While preparing for my SD tutorial, I realized it would be a long, uphill battle to debug SPI communications with a two-channel oscilloscope, especially when I had no prior experience on implementing SPI with AVR. To break the learning curve to manageable steps, I decided to get a Bus Pirate, a serial protocol tool I had heard a lot of good things about. What made the decision even easier was the fact that my local electronics supplier had just started selling the SparkFun version of Bus Pirate.
In this compact post, I’ll discuss my first impressions of the Bus Pirate, and try out the logic analyzer functionality.
Bus Pirate General Impressions
The first thought that crossed my mind when I saw the Bus Pirate in real life was how small the device was. As you can see, it’s hardly larger than an SD card. All the components are of surface mount type, LEDs included. USB cable was not included but fortunately I had several in my cable drawer. The thing does not need any other setup than plugging it in and installing the FTDI virtual COM port drivers. After that, it showed up as COM19 and I could connect to it with Putty. See the Bus Pirate 101 tutorial for installation details.
The v3 hardware is based on a PIC chip running at 3.3 volts and it took me a while to get comfortable with the power supply & pullup resistor logic – basically you can either use the Bus Pirate pins “normally” so an output pin is driven by the PIC, or in “open drain” mode, where a CD4066B analog switch connects the lines via pullup resistors to whatever is wired to the Vpu pin. This way, the Bus Pirate can interface with other than 3.3V devices (the PIC only pulls the line down or “lets it go” and the pullup takes the line high).
Continue reading Logic analysis with Bus Pirate
In the previous parts of this tutorial, we have built both an FAT library as well as a test program to communicate with the SD card. Now it’s time to wrap it up with final parts of code to read a file from SD card and print it out.
This part will utilize the previously made FAT library with a few tweaks – it turned out that some byte and word-sized values needed explicit casting to
unsigned long so that the calculations worked as they should. The new library and all code shown here can be found from the updated project zip.
Initializing the SD card automatically
Instead of manually pressing 1, 2, and 3, we’ll now write a single function to initialize the SD card to SPI mode. For standard SD (not high capacity SDHC) cards, it’s enough to:
- Send clock pulses for 80 cycles (“read” 10 bytes)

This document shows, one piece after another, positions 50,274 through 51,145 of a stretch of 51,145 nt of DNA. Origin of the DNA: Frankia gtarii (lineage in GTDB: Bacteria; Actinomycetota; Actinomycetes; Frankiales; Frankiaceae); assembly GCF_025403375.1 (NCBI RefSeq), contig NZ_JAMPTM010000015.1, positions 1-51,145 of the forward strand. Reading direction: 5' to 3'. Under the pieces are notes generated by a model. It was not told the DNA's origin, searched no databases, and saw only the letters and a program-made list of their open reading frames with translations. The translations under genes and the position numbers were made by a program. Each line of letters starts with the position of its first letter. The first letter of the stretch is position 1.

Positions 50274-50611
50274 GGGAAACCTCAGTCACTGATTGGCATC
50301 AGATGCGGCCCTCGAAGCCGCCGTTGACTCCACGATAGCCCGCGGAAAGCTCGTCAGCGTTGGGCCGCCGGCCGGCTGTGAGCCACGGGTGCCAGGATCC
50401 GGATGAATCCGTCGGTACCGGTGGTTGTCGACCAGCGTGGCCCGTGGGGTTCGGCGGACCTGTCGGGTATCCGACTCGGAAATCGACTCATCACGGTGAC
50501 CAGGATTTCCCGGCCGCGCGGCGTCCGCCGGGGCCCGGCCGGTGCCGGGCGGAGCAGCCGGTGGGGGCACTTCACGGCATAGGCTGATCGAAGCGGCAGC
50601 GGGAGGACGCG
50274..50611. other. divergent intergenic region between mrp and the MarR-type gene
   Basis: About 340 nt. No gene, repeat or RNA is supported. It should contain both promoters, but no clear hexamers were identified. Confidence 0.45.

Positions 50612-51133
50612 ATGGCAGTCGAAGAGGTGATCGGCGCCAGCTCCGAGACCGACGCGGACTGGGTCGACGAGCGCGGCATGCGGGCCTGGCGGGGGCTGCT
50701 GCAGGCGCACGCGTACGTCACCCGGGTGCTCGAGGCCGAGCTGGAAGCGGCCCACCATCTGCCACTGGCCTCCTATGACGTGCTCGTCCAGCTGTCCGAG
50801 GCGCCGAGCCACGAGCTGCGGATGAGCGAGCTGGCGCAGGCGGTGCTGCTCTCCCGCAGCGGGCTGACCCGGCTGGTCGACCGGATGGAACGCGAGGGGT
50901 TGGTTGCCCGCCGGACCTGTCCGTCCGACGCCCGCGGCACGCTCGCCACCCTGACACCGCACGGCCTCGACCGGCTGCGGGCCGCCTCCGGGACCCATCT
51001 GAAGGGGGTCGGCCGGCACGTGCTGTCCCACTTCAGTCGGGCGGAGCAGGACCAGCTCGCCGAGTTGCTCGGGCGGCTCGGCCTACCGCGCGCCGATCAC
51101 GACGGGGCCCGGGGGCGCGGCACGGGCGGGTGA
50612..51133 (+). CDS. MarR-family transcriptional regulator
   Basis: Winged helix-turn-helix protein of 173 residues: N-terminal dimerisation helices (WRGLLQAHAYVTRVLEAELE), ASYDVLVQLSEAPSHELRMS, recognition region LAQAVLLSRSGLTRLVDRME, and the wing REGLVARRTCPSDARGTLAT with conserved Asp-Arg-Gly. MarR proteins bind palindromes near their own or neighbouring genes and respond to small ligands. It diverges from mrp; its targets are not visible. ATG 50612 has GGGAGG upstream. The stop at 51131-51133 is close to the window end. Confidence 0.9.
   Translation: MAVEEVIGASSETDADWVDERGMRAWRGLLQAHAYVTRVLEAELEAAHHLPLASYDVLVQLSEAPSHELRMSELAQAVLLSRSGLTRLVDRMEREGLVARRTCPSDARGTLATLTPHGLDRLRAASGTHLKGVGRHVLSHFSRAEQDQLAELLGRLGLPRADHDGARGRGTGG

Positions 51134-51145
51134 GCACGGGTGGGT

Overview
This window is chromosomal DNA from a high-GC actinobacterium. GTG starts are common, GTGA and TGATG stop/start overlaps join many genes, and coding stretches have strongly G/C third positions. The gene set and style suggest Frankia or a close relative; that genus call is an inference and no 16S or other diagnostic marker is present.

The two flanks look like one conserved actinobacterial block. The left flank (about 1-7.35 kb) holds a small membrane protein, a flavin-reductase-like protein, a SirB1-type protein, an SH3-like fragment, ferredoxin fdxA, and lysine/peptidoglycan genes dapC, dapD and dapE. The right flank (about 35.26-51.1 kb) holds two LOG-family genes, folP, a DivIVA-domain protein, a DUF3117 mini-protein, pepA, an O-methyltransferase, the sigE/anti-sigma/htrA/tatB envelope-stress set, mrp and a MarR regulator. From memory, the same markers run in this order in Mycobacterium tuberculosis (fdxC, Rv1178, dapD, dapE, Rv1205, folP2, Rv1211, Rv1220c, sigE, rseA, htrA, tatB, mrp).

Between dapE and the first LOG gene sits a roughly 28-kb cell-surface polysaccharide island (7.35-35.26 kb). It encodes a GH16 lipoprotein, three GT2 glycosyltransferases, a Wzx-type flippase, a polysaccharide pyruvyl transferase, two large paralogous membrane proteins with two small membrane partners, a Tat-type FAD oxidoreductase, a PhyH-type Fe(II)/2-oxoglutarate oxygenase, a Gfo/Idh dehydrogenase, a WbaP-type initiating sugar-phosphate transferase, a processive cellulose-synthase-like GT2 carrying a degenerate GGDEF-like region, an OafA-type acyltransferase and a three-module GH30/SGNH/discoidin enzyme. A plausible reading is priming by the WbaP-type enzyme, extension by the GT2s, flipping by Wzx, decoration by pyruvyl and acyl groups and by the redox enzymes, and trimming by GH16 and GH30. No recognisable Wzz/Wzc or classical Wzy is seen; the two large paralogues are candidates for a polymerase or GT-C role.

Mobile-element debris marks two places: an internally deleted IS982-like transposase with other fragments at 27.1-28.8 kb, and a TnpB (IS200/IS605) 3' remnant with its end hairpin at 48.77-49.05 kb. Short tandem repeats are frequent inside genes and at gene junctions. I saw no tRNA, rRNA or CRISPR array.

- Send command 0x40 (it should return 1)
- Send command 0x41 until it returns 0 (it returns 1 while the card is busy)
- Send command 0x50 to set read block size (as well as write block size)
Here’s the code to do just that (sd_sector and sd_pos will be used shortly):
Continue reading Simple FAT and SD Tutorial Part 4
Finally back! Sorry for taking a while, but getting the SD cards to work required quite a bit of research! In this part of the tutorial, we’ll start talking with the SD card. Once you get that working, adding the FAT library developed in the previous part will be easy.
This tutorial will most likely be the most challenging covered in my blog so far, so beware: You may need to do some troubleshooting on this one! If you encounter problems, I recommend you to ask any questions at the AVR Freaks tutorial forum topic, so more people might be able to help you than just me!
Basic hardware setup: ATmega88 with UART console
The 3.3V UART I covered just a while ago will form the basis for this project. Only change we will be doing is to replace ATtiny2313 with ATmega88. This is because SPI, SD and FAT code will eat up almost 3 kB of program memory, and the ATtiny chips with that much program memory and separate RX/TX and SPI pins are not that common, while ATmega88 is readily available (48 and 168 work as well, of course). To accommodate the new chip, the following hardware changes are made to the ATtiny2313 version:
- ATmega88 will require two ground connections
- In addition to VCC, also AVCC for analog circuitry needs to be wired to VCC
- Additional capacitor between AVCC and GND is recommended (I used 10 uF)
- Programming header MOSI/MISO/SCK are also in different place
Continue reading Simple FAT and SD Tutorial Part 3
Are you limited by 128 bytes of EEPROM on your MCU or even the few kilobytes of flash in your project? Instead of just downloading a library like Petit FAT File System Module and following blindly a tutorial on how to customize it to your microcontroller and SD card, would you like to really understand what you are doing, and maybe learn a bit about filesystems and SPI in the process?
In this first part of my FAT and SD tutorial, we’ll take a SD card image, and create a simple C program to interpret its contents. For this part, you don’t need any hardware at all, just a computer with gcc (GNU C Compiler) or any other ANSI C compatible compiler installed.
Getting ready: Hex editor and disk image
To make the coding easier, I recommend a good hex editor. The one I’m using is the free and excellent HxD by Maël Hörz. You can also use it to create a 1:1 disk image from a physical SD card. To have a filesystem to read, I purchased a 1 GB micro-SD card with SD adapter for 5€, plugged it into my computer and formatted it as FAT16 (over 2 GB cards will likely get formatted as FAT32), and copied Hamlet from Project Gutenberg and some other dummy test files to it (also created a subdirectory with a few text files in it):
Continue reading Simple FAT and SD Tutorial Part 1